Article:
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Particle Sciences - Technical Brief: 2010: Volume 7
Active pharmaceutical ingredients (APIs) are often administered as aqueous solutions or suspensions, and pharmacokinetics are primarily determined by drug concentration or particle size, respectively. Sometimes additional functionality is required of a formulation, such as taste-masking, physicochemical protection of fragile APIs, and extended API release. API-loaded micro and nano-particles may achieve these goals. Excipients used to prepare such particles include polymers (usually polyesters such as poly (L-lactic-co-glycolic acid, polycaprolactone, etc), lipids (phospholipids, triglycerides and natural waxes) or insoluble metal salts and oxides (such as silica, calcium phosphate and calcium carbonate). This technical brief will focus on ways to prepare and characterize drug-loaded microcapsules in the micron to millimeter size range with two types of morphology; matrix-type in which the API is distributed homogeneously throughout the microcapsule, and core-shell in which the particle has a layered structure with API contained in the core (see Figure 1). Various processes, and the properties of the capsules they yield, are in Table 1.
A simple way to prepare API-loaded matrix microcapsules is to dissolve the API and the particle-forming excipient in a solvent, remove the solvent to produce a slab of drug-loaded excipient, then grind the slab to produce a powder of drug-loaded particles. The volatile organic solvents must be removed from the final product to acceptably safe levels. In the case of lipidic excipients, casting the slab from a mixture of API and molten excipient avoids the use of solvents. If the API is soluble in the excipient, then homogeneous particles result from grinding the slab, otherwise inhomogeneous distribution can result. This may be minimized by first micronizing the API to a size much smaller than the final desired microcapsule.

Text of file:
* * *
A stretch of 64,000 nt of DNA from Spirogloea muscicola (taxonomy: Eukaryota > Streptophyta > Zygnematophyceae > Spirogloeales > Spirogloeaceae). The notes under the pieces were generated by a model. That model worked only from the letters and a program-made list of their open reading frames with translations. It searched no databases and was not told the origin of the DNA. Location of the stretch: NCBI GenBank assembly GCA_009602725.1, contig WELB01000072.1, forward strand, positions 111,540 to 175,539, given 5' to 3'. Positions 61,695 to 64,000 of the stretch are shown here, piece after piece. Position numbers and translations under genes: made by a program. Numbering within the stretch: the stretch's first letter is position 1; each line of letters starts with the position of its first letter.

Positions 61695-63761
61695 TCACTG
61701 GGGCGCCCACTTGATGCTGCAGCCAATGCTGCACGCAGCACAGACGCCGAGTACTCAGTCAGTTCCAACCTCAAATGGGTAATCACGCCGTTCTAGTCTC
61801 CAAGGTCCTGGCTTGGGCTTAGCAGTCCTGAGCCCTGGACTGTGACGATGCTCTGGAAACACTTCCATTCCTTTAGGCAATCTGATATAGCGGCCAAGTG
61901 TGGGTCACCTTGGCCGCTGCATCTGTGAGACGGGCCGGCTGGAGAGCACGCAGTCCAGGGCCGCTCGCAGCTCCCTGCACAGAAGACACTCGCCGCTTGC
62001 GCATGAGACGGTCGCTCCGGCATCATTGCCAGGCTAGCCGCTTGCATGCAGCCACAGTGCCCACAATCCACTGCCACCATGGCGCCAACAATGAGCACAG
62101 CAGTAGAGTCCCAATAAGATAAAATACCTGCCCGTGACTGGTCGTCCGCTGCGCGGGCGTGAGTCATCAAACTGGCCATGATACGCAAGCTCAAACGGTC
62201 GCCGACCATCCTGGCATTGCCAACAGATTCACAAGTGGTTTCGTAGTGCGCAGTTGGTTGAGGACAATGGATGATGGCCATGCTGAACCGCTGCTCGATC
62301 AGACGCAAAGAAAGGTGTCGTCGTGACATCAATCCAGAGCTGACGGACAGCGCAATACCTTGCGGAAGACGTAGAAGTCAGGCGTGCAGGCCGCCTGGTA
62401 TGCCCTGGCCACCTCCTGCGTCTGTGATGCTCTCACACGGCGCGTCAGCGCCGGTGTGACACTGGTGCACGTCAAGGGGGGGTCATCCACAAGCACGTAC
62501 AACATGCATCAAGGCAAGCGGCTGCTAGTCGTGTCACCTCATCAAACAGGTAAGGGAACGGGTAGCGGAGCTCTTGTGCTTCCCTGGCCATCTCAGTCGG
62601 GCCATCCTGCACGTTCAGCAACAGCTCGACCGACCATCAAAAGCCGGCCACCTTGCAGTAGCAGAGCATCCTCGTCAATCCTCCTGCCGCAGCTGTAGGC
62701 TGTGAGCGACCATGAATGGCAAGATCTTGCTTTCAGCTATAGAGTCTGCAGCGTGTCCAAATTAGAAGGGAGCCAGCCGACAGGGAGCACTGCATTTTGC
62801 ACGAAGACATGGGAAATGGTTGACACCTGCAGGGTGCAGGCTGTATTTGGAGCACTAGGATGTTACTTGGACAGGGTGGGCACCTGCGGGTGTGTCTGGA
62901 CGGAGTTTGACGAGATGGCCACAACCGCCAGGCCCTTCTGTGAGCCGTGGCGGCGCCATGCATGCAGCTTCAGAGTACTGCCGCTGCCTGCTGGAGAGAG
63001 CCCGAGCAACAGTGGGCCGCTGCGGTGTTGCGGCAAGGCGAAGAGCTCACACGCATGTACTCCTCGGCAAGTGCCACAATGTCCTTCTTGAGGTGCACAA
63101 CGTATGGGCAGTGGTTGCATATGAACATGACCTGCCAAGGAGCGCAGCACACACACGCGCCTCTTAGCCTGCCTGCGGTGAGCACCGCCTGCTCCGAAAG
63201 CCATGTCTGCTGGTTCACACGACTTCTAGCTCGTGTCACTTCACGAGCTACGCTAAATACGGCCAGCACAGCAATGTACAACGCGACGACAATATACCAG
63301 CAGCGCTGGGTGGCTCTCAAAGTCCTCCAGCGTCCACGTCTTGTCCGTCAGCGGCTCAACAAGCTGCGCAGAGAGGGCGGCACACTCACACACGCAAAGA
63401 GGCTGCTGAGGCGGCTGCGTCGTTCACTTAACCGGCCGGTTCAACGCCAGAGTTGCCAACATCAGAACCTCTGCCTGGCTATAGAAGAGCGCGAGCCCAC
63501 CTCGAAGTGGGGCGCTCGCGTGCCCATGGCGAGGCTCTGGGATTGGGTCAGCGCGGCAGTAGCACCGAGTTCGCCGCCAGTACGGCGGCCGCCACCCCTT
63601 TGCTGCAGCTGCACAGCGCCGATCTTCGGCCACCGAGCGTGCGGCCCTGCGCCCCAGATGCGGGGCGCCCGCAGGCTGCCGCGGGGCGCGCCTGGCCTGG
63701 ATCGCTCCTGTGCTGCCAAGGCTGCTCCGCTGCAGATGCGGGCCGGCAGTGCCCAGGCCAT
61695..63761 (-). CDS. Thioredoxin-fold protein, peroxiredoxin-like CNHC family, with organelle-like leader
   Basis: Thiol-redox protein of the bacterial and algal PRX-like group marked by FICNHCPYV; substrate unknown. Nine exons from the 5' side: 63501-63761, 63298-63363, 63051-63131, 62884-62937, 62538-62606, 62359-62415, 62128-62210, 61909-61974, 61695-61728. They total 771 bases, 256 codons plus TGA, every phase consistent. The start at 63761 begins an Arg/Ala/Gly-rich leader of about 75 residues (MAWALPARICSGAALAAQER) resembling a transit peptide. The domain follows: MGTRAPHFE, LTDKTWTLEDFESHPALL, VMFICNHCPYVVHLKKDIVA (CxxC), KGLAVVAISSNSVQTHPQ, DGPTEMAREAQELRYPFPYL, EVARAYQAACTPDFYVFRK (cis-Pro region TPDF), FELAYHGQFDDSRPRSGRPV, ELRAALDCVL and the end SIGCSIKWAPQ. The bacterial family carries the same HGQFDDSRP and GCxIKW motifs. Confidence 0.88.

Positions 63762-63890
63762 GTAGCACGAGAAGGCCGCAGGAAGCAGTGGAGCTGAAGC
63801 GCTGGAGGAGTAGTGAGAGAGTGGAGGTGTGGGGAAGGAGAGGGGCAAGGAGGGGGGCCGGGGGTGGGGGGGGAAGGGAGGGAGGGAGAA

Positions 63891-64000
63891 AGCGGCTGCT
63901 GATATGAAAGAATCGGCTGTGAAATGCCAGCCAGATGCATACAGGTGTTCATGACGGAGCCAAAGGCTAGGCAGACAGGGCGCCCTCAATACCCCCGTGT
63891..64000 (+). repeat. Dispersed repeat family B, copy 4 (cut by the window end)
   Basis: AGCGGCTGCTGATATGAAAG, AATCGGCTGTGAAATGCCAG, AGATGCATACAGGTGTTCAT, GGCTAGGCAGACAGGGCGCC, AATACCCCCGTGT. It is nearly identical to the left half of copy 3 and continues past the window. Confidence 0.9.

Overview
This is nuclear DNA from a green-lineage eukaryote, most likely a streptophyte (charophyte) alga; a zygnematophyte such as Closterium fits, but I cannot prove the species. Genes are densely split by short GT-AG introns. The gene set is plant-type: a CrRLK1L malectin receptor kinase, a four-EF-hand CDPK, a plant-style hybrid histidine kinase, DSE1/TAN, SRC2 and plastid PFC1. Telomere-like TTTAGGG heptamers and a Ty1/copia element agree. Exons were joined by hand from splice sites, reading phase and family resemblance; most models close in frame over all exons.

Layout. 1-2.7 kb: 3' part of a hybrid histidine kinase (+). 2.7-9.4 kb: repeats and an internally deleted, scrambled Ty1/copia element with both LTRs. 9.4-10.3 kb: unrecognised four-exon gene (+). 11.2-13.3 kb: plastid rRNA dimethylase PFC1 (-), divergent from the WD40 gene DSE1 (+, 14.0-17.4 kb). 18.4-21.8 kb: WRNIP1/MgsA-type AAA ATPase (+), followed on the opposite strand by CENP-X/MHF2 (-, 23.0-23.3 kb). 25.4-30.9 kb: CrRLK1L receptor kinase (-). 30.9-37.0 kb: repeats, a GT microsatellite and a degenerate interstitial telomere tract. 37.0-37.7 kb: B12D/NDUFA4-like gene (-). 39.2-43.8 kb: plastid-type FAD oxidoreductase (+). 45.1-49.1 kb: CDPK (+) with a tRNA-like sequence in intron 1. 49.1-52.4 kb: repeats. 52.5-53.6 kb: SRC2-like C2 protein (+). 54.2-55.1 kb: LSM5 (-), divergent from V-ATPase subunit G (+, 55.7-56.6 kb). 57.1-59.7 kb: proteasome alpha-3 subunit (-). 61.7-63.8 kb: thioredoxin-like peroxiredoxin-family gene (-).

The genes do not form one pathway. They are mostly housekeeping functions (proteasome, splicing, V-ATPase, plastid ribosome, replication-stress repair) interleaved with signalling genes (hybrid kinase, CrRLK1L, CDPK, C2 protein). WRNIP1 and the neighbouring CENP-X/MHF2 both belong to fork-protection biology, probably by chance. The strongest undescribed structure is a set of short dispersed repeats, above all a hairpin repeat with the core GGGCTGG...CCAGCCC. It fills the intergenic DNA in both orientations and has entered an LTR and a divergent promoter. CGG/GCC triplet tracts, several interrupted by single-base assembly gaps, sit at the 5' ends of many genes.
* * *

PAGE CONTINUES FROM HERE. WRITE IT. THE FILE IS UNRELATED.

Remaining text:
An alternative method to make particles from a solution of API and excipient it is spray drying; the API/excipient/solvent solution is atomized through a heated nozzle into a chamber where the solvent evaporates from the droplets to yield solid particles1 (see Figure 2). The solvent is recovered for disposal or recycling, and the particles are collected in a cyclone. Particles are usually approximately spherical, and in the size range of 1 – 50 μm. For matrix excipients that melt at relatively low temperatures (such as waxes and lipids), solvent-free spray-chilling can be used – here the API and excipients are co-melted, and sprayed in molten form through the nozzle and the particles harden on cooling. Spraying under laminar flow conditions from a vibrating nozzle yields particles with a very narrow size distribution.